I have now been in Zambia for about a week and a half, and I feel like a ground nut (peanut). I have lived my life protected from what’s around me, and now my shell is starting to break away, and I couldn’t be more confused, exhausted, frustrated, and excited.
My first 6 days in Zambia were exhilarating. I spent a lot of time trying to figure out exactly what I was doing here, while trying to take in as much of the information about the people and the culture that was being thrown my way that I could. I learned a lot those first 6 days, but none of the information could have truly prepared me for my year in Zambia like our short stay in Chimwangombe village.
Chimwangombe village is a small village about a 2 hour drive outside of Lusaka. Once I was outside of Lusaka’s city limits and I saw the rolling hills and the mountains, I was in awe of the beauty of this land. There’s also something special about an African sunrise/sunset, I just couldn’t help but stop for a minute and watch the sun either rise or disappear from the sky. The Sakala family was gracious enough to invite myself and the 3 other YAVs into their little community and show us their traditional way of life.
We went into the village being told we would be part of the family, not guests. Women were expected to do as the village women did and men, likewise. We were welcomed as YAVs, but soon that went from meaning Young Adult Volunteers to Young African Villagers. As a woman, I helped with the cooking, the sweeping, the water gathering, and the ground nut cracking. We carried firewood on our heads, we plucked chickens, served the men, and pounded nuts and corn. The men cut down a tree and talked.
That was the first crack in my little nut shell. For the first time, I was expected to be subservient to the men in the village, just because they were men. I knew that in other cultures the men were held in higher regards than women, I had seen this happen in many of my travels, but never had I been fully expected to take part in it. For anyone who really knows me, you know that I am a pretty independent person, I’m not always one to ask permission or take requests that I do not agree with, but I did it and I learned a lot.
The next crack came when talking to the married women in the villages. These women are strong. These women are beautiful. They are hardworking, and though many of them have not had a long formal education, they are intelligent. However, many times, these women do not have the opportunity or the voice to say when they want or do not want do something, including entering into marriage. I am so thankful for the fact that I can make my own decision and that my family will always support me. I am privileged in this way, and talking to the women who weren’t was hard. I see those women as stronger than I am. They work hard every day at things that I never will have to. I admire them.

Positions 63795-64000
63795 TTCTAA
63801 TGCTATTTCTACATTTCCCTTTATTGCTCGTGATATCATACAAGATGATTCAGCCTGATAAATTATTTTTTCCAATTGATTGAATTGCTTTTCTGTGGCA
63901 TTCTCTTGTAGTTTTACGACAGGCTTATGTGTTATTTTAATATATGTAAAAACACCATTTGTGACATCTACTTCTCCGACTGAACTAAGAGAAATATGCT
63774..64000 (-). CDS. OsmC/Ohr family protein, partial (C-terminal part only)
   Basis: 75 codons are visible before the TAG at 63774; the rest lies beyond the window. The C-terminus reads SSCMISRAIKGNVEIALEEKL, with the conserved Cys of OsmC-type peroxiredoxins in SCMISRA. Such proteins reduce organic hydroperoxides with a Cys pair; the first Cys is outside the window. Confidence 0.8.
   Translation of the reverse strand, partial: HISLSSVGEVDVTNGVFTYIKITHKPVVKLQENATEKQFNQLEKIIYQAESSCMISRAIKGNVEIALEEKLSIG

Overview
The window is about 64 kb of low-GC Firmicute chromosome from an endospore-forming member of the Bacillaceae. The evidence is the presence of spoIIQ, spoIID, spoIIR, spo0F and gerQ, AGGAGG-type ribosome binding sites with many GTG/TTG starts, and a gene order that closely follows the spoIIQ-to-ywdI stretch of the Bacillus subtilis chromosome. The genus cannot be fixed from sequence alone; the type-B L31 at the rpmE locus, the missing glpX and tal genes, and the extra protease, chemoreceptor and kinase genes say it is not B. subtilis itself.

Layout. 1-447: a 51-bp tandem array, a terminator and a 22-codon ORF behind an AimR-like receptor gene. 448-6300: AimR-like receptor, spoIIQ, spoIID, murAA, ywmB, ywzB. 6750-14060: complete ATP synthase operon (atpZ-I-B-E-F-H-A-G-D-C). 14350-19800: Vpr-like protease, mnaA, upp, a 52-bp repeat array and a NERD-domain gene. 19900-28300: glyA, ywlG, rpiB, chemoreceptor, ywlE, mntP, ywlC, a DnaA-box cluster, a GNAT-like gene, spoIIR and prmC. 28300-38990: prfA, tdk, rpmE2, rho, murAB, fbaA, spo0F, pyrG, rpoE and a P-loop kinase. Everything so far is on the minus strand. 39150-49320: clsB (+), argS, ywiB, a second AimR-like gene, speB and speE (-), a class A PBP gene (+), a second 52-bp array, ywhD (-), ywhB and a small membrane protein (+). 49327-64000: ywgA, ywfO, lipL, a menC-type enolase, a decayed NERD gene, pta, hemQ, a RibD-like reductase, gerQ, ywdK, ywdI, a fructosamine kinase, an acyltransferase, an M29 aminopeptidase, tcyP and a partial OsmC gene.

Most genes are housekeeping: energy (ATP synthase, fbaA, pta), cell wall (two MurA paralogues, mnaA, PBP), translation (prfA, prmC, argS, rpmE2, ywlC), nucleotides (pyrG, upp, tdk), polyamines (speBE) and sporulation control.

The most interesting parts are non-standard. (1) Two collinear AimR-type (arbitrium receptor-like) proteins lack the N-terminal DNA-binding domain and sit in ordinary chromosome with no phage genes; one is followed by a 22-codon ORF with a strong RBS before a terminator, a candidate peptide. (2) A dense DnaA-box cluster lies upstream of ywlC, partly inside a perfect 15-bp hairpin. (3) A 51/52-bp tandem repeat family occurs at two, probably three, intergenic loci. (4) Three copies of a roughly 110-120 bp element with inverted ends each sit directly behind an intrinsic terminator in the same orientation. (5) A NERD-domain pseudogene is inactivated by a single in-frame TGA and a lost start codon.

Then we went to the community school, and I found yet another crack in my shell. When I think of a school in the United States, I see SMARTBoards and computers, but in Zambia, some students don’t even have a desk to sit at. However, they were so grateful for the opportunity to learn. These children were getting an education. It didn’t matter what the school environment physically looked like, they were learning, and they were having an opportunity that many did not get.
There were many more cracks that appeared during my time at the village, but that isn’t a bad thing. It is different than how I grew up, which is helping me to see the world in a different light. I get the opportunity to learn all of the amazing, heartbreaking, stimulating, and captivating things that make Zambia the beautiful country that I have already started to love. I know there are going to be things that confuse me. I know there are going to be things that I don’t understand, but I am here to learn from those things and to gain the most that I can from the wonderful people that I am surrounding myself with this year.
I am looking forward to seeing how future cracks expand my mind and help me grow.